Only 12pc of Irish companies believe they would gain competitive advantage by having staff work at home or away from the office, compared to 30pc in the rest of Europe, according to a new survey gauging interest in the concept of flexible working.
The survey, carried out for Citrix by Coleman-Parke, was based on questions to 100 executives from the top 1000 companies in Ireland, UK, France, Germany, Belgium and the Nordics. Terry Brady, account manager at Citrix channel partner Cara, tried to explain why a country that perceives itself as high-tech is bottom of the rung when it comes to seeing the benefits of remote working technologies. “From a historic perspective, people were firefighting when it came to flexible working,” says Brady. “There was a lot of money spent at a time when the technology was too complicated and harder to control. It was put in place and maybe never used. Now there’s probably a perception problem in the marketplace.”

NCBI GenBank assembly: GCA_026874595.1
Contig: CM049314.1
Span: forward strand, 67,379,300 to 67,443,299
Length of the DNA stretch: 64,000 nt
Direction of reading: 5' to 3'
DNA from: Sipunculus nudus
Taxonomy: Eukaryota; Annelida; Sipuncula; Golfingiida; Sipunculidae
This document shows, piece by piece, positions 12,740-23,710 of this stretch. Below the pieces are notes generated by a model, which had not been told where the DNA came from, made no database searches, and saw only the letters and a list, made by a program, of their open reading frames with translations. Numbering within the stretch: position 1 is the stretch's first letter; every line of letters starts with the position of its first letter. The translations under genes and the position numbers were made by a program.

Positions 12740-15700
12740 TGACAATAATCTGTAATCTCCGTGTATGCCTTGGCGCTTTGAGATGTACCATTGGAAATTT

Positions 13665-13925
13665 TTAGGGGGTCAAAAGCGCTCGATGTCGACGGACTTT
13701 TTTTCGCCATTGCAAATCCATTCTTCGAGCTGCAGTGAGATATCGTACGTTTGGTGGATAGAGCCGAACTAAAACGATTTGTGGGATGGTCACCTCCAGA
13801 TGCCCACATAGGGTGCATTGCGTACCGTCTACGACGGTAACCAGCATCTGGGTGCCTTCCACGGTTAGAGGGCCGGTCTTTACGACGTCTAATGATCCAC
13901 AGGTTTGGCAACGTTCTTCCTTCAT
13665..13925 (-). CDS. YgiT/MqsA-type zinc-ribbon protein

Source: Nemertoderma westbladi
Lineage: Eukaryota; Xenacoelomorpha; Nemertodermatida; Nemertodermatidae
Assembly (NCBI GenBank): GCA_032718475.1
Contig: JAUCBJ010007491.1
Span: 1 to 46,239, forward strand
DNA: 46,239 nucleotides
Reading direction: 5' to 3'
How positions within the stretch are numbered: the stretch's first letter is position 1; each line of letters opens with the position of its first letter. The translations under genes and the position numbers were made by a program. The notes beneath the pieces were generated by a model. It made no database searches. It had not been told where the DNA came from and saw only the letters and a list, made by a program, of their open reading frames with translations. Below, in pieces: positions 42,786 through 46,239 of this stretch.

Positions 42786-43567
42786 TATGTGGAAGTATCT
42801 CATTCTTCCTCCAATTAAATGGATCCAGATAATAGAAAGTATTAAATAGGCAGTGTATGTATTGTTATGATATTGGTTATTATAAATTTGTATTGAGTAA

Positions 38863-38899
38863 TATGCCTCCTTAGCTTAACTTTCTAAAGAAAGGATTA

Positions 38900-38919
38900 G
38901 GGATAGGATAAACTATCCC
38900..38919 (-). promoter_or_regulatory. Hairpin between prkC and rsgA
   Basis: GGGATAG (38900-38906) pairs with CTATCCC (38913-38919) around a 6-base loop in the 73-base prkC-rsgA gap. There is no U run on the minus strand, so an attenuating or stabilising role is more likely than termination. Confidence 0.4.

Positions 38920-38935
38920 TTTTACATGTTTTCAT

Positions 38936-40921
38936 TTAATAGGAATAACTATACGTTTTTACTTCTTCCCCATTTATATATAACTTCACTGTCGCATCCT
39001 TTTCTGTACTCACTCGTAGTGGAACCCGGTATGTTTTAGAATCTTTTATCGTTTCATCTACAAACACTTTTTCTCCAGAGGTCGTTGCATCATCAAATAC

Christopher O’Toole of Citrix Ireland remained optimistic that things would change quickly: “Some of these people are still waiting to be convinced, but success will breed success. If we come back to this in 18 months time you’ll see different statistics.”
The survey sent out mixed signals with eight out of 10 recipients believing that flexible working improved employee efficiency while only three out of 10 thought it could lead to increased turnover. Compared to the rest of Europe, Irish executives were less worried about data security issues and the difficulties of managing and motivating staff. Half of Irish employees believed access to remote working tools would improve their own performance and productivity.
For Citrix, the leader in access and infrastructure solutions that enable remote working, the survey reinforced its belief that the adoption is more about the human impact and culture change than the technology.
“If you are going to offer flexible working you have to think what that means. It’s brilliant to get more flexible but you have to have appropriate policies in place,” warned Lewis Gee, Citrix area vice-president for UK Ireland and South Africa.
By Ian Campbell